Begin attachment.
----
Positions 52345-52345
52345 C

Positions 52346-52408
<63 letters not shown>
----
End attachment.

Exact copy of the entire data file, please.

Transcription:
Positions 52345-52345
52345 C

Positions 52346-52408
<63 letters not shown>